ARC (adap­tive replace­ment cache) explained

At work we have the sit­u­a­tion of a slow appli­ca­tion. The ven­dor of the cus­tom appli­ca­tion insists that the ZFS (Solaris 10u8) and the Ora­cle DB are bad­ly tuned for the appli­ca­tion. Part of their tun­ing is to lim­it the ARC to 1 GB (our max size is 24 GB on this machine). One prob­lem we see is that there are many write oper­a­tions (round­ed val­ues: 1k ops for up to 100 MB) and the DB is com­plain­ing that the log­writer is not able to write out the data fast enough. At the same time our data­base admins see a lot of com­mits and/or roll­backs so that the archive log grows very fast to 1.5 GB. The fun­ny thing is… the per­for­mance tests are sup­posed to only cov­er SELECTs and small UPDATEs.

I pro­posed to reduce the zfs_txg_timeout from the default val­ue of 30 to some sec­onds (and as no reboot is need­ed like for the max arc size, this can be done fast instead of wait­ing some min­utes for the boot-checks of the M5000). The first try was to reduce it to 5 sec­onds and it improved the sit­u­a­tion. The DB still com­plained about not being able to write out the logs fast enough, but it did not do it as often as before. To make the ven­dor hap­py we reduced the max arc size and test­ed again. First we have not seen any com­plains from the DB any­more, which looked strange to me because my under­stand­ing of the ARC (and the descrip­tion of the ZFS Evil Tun­ing Guide regard­ing the max size set­ting) sug­gest that this should not show this behav­ior we have seen, but the machine was also reboot­ed for this, so there could also be anoth­er expla­na­tion.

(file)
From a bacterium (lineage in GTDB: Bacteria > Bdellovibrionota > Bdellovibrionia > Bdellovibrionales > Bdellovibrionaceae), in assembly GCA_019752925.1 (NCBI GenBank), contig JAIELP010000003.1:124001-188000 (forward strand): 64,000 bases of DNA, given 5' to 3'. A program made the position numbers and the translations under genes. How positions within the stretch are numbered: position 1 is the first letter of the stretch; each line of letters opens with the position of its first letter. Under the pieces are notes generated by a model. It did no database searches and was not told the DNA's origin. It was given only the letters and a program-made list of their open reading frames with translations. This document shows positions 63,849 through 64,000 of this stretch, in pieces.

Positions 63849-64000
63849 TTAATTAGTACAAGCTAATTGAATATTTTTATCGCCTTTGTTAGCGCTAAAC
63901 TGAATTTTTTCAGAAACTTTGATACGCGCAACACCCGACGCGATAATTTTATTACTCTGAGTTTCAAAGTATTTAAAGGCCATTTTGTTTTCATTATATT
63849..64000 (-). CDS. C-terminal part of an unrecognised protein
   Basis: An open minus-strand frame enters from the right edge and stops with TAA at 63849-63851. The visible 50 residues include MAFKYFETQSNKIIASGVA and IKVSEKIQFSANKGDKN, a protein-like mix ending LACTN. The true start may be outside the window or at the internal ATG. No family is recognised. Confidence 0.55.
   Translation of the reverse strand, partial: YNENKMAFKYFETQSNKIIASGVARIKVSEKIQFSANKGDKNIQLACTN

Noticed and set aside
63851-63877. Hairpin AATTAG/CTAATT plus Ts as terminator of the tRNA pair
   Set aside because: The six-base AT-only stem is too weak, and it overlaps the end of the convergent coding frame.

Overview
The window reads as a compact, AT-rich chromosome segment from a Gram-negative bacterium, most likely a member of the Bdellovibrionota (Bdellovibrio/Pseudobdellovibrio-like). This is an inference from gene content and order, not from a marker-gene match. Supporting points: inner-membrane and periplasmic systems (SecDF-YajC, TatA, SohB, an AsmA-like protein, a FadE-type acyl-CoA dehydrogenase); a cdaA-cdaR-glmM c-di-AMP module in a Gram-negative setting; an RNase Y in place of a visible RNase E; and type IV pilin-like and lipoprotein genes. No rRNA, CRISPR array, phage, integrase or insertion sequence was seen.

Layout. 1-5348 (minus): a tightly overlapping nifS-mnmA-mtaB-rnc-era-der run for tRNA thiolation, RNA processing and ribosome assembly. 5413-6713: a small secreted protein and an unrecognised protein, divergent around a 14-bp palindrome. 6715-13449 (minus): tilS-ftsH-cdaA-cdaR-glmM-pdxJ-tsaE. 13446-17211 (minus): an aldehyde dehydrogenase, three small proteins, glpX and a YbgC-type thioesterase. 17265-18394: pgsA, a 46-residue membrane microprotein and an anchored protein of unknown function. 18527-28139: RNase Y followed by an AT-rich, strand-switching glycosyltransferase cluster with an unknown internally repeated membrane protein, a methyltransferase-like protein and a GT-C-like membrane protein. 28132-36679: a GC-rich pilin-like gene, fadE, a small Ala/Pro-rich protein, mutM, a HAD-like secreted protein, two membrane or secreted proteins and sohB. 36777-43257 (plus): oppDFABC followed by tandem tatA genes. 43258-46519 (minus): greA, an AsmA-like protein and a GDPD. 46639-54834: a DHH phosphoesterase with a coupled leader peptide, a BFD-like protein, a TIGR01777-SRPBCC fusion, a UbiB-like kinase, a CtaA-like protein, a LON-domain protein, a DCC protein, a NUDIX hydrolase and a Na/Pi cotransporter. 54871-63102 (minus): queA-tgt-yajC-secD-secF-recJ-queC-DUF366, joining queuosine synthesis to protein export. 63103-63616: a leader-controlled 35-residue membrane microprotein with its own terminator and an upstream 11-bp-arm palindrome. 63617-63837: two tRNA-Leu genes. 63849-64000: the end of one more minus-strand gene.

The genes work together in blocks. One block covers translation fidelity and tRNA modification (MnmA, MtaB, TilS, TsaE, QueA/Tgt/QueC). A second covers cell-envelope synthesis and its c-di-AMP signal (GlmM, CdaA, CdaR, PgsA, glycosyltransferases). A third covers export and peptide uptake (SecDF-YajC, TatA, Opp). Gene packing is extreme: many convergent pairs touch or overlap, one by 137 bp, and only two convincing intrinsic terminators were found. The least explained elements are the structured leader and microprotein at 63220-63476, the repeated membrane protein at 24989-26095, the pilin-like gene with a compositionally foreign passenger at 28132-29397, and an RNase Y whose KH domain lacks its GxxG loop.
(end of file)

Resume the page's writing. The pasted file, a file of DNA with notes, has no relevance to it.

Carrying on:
Luck­i­ly we found out that our test­ing infra­struc­ture had a prob­lem so that only a frac­tion of the per­for­mance test was per­formed. This morn­ing the peo­ple respon­si­ble for that made some changes and now the DB is com­plain­ing again.

This is what I expect­ed. To make sure I ful­ly under­stand the ARC, I had a look at the the­o­ry behind it at the IBM research cen­ter (update: PDF link). There are some papers which explain how to extend a cache which uses the LRU replace­ment pol­i­cy with some lines of code to an ARC. It looks like it would be an improve­ment to have a look at which places in FreeB­SD a LRU pol­i­cy is used to test if an ARC would improve the cache hit rate. From read­ing the paper it looks like there are a lot of places where this should be the case. The authors also pro­vide two adap­tive exten­sions to the CLOCK algo­rithm (used in var­i­ous OS in the VM sub­sys­tem) which indi­cate that such an approach could be ben­e­fi­cial for a VM sys­tem. I already con­tact­ed Alan (the FreeB­SD one) and asked if he knows about it and if it could be ben­e­fi­cial for FreeB­SD.

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I merged a lot of ZFS patch­es to 7‑stable

Dur­ing the last weeks I iden­ti­fied 64 patch­es for ZFS which are in 8-sta­ble but not in 7‑stable. For 56 of them I had a deep­er look and most of them are com­mit­ed now to 7‑stable. The ones of those 56 which I did not com­mit are not applic­a­ble to 7‑stable (infra­struc­ture dif­fer­ences between 8 and 7).

Unfor­tu­nate­ly this did not solve the sta­bil­i­ty prob­lems I have on a 7‑stable sys­tem.

I also com­mit­ted a diff reduc­tion (between 8‑stable and 7‑stable) patch which also fixed some not so harm­less mis­merges (mem-leak and ini­tial­iz­ing the same mutex twice at dif­fer­ent places). No idea yet if it helps in my case.

I also want to merge the new arc reclaim log­ic from head to 8‑stable and 7‑stable. Maybe I can do this tomor­row.

Cur­rent­ly I run a test with a ker­nel where the shared locks for ZFS are switched to exclu­sive locks.

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